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Surface Engineering in Heat-Transfer Applications
thesisposted on 01.12.2021, 00:00 by Georgios Damoulakis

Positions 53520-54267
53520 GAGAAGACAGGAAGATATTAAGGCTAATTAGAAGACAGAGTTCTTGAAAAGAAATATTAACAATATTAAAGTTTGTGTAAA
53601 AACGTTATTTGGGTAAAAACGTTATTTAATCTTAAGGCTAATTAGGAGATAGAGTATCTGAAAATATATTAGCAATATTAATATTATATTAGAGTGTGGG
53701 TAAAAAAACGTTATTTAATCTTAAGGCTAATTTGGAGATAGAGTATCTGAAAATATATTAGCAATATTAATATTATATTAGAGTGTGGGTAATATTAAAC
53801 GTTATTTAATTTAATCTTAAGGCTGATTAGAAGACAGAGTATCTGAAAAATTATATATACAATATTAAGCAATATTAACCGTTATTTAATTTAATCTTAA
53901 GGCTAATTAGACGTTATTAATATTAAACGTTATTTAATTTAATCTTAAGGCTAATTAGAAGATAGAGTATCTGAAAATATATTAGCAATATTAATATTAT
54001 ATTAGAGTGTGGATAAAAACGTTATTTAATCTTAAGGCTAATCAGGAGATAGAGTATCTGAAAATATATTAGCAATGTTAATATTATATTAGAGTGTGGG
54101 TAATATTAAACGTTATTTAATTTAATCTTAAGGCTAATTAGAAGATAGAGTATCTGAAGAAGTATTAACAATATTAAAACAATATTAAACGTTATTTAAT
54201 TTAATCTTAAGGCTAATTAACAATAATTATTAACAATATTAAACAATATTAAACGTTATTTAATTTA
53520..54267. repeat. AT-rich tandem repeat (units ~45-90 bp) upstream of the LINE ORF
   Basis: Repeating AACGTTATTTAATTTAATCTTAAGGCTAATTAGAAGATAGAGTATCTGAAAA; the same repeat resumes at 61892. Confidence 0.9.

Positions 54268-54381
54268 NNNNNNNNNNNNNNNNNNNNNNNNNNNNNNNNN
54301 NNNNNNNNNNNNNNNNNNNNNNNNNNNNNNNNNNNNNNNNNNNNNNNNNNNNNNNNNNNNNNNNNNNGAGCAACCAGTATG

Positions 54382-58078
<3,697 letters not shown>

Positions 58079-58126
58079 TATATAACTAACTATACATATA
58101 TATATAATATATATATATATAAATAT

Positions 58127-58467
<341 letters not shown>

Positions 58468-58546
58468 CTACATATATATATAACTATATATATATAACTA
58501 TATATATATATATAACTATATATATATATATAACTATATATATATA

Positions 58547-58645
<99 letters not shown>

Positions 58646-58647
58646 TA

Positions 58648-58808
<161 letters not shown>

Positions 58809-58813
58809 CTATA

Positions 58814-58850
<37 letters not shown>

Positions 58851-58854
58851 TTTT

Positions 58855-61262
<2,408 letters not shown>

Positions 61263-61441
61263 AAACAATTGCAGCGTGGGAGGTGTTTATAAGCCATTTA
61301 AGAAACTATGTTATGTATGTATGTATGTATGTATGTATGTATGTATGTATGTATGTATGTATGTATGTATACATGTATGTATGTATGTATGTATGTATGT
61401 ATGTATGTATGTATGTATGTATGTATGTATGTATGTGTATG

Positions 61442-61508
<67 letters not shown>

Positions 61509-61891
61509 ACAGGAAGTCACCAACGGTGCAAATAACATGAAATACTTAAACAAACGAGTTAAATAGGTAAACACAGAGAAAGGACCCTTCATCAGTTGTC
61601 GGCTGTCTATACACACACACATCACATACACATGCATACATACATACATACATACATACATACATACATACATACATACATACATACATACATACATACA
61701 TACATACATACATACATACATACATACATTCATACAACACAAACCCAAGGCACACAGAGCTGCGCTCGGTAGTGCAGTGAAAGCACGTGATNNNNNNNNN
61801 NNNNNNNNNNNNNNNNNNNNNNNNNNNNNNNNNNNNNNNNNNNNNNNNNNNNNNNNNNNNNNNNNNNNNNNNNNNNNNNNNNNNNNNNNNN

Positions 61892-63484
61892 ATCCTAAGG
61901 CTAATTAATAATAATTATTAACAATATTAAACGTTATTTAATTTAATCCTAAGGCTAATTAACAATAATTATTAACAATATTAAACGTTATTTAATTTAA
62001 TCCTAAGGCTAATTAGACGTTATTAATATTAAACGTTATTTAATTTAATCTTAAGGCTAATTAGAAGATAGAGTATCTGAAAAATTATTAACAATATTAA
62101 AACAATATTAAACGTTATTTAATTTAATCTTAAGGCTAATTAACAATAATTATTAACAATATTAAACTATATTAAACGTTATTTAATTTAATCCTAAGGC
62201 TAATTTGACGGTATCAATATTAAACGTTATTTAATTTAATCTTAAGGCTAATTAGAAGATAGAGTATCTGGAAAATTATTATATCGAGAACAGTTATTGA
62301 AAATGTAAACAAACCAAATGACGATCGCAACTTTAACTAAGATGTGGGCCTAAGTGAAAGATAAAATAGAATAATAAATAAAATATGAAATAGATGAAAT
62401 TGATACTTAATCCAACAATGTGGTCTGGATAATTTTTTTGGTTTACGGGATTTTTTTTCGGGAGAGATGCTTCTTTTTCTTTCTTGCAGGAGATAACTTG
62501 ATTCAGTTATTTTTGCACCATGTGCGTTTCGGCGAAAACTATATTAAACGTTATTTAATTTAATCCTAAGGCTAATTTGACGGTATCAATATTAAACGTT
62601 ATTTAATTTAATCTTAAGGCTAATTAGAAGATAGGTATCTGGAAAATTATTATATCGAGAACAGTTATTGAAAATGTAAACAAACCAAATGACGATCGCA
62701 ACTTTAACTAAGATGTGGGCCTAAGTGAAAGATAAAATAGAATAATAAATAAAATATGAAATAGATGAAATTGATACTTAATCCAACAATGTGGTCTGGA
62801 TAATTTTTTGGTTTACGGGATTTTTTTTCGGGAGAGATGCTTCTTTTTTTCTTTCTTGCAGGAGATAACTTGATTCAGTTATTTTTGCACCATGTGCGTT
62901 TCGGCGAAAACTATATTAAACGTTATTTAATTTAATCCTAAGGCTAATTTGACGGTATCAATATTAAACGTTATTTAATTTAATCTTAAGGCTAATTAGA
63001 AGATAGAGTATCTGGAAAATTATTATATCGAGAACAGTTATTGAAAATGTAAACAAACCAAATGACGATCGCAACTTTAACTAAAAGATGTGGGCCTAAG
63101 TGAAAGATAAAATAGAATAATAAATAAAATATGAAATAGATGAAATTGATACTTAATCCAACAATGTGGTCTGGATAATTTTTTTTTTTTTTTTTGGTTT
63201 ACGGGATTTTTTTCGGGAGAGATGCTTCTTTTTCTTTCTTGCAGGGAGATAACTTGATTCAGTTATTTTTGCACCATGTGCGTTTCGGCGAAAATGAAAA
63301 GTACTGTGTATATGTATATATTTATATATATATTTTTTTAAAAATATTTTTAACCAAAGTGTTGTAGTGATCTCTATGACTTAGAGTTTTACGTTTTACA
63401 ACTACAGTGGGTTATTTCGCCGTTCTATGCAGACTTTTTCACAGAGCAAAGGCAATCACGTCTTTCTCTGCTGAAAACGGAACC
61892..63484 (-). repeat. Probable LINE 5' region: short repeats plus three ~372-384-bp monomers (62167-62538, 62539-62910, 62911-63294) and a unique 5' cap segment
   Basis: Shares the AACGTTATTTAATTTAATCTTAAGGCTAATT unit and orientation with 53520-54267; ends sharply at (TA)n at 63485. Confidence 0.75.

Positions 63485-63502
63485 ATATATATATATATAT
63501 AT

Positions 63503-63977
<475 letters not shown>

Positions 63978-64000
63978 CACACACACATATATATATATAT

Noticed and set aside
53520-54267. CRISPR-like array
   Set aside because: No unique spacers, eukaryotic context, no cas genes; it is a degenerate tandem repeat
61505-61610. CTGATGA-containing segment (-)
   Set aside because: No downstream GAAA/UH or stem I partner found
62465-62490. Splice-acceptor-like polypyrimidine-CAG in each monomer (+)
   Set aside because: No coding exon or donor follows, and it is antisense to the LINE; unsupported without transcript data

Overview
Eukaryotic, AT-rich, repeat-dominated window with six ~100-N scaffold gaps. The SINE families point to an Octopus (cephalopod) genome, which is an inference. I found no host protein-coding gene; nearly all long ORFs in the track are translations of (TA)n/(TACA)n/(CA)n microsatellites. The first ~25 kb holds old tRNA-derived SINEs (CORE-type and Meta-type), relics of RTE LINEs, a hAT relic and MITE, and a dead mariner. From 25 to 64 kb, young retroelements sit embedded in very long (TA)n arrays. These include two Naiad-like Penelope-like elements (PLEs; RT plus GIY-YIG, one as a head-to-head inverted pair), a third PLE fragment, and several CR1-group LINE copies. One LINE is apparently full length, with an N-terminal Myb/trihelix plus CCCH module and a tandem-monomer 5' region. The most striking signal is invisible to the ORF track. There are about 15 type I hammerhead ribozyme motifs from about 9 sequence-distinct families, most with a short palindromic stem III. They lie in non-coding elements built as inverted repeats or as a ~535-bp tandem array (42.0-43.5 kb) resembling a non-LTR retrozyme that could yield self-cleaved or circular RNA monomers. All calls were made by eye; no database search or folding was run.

The purpose of this dissertation is to show the effectiveness of surface engineering (wettability patterning) in thermal management applications. The study is centered on redesigning an existing thermal-management system, the vapor chamber, using an innovative concept to improve its performance. The study was inspired by the tremendous potential of surface-energy patterning to provide a platform for harnessing surface-tension forces to transport fluids in a pumpless and rapid manner, which resulted in the development of a pattern combination that improves the condensation heat transfer of a metallic surface. The following steps were taken to accomplish this goal; initially, the conventional vapor-chamber heat-spreader was modified by replacing a portion of the totally wick-lined system (condenser) with a wickless and wettability patterned one, resulting in a hybrid vapor chamber. Furthermore, the hybrid vapor-chamber's capacity to serve as a passive thermal diode was demonstrated. Moreover, an attempt was made to completely reap the benefits of the wettability-patterning process by fabricating a quite effective wick-free vapor chamber. This system constitutes the first completely wick-free thermal-management apparatus. Additionally, femtosecond laser processing technology was applied on the wick-free system to develop a wickless and laser-fabricated vapor-chamber thermal diode, which takes advantage of the extreme limits of wettability. Finally, in order to further investigate the condensation phenomena that occur on the novel vapor-chamber's wickless and wettability-patterned condenser, a unique experimental setup was developed that focuses solely on steam dropwise condensation on metallic surfaces in an environment similar to the vapor chamber’s interior.